Overall, pupils demonstrate a good awareness and ability to use their phonics knowledge to read unfamiliar words. However, a below average proportion of pupils reach the expected standard in the Year 1 phonics screening check. Opportunities for pupils to practise their letters and sounds through reading books are still sometimes overlooked.
• You and your senior leaders have worked with parents to improve attendance and punctuality and reduce persistent absenteeism for some pupils. Your systems to track attendance are good and you follow up any absence swiftly. This includes phone calls and home visits, attendance plans with parents who struggle to bring their children into school and the use of the SEMHW lead to support parents and carers.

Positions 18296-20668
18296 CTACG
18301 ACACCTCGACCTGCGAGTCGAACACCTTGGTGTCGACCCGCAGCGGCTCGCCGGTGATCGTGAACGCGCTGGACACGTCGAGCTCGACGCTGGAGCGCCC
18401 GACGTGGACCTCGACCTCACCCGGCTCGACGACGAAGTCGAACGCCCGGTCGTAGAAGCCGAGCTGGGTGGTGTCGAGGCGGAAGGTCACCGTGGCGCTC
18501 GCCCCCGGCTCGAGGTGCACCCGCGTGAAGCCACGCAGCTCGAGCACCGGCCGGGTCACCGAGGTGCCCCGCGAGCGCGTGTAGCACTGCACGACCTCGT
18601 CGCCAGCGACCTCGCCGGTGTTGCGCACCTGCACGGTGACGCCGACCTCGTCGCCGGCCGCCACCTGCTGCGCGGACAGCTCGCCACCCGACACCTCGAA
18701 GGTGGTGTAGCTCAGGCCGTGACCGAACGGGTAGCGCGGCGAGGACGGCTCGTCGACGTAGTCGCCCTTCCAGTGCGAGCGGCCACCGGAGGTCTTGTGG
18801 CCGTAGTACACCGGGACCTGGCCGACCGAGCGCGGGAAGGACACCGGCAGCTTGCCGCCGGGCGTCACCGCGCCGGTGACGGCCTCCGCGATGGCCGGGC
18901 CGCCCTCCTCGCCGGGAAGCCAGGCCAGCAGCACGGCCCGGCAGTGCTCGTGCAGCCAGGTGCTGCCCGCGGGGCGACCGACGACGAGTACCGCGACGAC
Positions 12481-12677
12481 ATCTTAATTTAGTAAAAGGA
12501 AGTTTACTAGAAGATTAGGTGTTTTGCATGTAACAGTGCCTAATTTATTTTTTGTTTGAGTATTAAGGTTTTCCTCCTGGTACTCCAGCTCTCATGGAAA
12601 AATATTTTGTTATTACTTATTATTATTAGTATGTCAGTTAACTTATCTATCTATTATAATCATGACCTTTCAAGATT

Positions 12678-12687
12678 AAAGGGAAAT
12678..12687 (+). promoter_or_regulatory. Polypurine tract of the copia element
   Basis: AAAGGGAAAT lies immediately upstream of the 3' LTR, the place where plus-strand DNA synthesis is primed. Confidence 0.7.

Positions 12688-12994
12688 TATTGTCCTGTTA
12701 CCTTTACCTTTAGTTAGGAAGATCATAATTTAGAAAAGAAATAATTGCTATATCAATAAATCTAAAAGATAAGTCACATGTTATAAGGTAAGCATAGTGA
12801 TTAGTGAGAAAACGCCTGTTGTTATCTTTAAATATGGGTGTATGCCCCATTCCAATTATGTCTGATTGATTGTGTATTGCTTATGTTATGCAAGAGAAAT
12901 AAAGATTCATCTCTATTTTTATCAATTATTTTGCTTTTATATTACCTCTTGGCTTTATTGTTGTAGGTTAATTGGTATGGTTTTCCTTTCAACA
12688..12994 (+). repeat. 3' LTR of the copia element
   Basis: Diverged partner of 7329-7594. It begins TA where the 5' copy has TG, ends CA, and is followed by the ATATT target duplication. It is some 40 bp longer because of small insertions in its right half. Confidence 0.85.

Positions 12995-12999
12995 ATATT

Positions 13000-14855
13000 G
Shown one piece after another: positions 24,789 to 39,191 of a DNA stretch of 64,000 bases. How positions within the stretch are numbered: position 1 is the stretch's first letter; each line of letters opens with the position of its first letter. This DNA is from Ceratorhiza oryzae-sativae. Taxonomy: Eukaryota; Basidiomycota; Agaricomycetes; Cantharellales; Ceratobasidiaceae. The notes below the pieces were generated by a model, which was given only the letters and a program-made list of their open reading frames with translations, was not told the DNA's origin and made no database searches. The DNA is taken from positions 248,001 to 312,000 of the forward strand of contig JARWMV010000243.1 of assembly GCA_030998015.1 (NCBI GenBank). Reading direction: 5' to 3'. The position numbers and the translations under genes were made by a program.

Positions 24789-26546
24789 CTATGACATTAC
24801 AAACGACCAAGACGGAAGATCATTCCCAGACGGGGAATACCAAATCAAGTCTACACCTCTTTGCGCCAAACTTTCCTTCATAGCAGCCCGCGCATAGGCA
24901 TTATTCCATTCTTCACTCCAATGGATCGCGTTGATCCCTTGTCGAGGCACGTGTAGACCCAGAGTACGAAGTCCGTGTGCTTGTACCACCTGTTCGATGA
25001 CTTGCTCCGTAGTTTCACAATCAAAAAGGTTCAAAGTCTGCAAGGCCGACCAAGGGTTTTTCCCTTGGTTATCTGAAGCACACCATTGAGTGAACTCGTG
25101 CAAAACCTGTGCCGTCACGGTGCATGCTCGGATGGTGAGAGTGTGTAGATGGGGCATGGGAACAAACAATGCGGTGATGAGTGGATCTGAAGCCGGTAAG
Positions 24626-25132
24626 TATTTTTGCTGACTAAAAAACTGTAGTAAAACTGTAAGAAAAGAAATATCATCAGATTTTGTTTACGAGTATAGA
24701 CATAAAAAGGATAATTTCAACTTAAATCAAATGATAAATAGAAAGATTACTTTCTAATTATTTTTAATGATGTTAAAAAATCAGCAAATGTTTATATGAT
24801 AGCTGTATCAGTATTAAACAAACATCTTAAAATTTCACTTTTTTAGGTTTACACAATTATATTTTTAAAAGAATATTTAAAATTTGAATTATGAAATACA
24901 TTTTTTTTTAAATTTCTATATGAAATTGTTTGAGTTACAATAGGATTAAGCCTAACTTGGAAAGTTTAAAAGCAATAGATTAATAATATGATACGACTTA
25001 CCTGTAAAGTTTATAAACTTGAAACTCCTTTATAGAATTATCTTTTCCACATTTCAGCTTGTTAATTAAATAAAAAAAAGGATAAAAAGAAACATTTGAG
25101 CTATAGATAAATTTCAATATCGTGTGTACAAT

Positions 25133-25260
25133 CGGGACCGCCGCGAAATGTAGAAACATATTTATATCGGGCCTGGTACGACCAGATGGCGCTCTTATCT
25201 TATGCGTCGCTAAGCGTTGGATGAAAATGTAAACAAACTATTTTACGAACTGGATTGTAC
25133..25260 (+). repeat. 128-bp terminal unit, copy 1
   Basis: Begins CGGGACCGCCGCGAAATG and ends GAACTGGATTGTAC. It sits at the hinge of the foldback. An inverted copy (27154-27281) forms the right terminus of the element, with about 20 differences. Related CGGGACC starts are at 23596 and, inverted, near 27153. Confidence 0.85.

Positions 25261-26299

As a result, attendance has improved and is very close to the national average. Current analysis shows that the attendance of a small minority of disadvantaged pupils is improving, with some significant improvements in the attendance of individuals. ? You asked if I would look at the SEMHW provision in school and I agreed.
You had identified that pupils in the school needed opportunities to discuss and use strategies that support their well-being. This included the pupils in the three support bases. As a result, pupils feel well supported.
The support from dedicated pastoral staff, ably assisted by a school mental health nurse and a counsellor, has resulted in pupils being confident and able to use strategies that help them. One project, based on boosting girls' self-esteem, has worked well. A group of older girls told me: 'We feel really confident now to go out and be whatever we want to be.
The sky's the limit.' ? Finally, I looked at how well pupils understood about keeping themselves safe in school and in the wider community. Pupils say that they know about using the internet safely and were clear about the ways in which what they learned in school could be used in their community.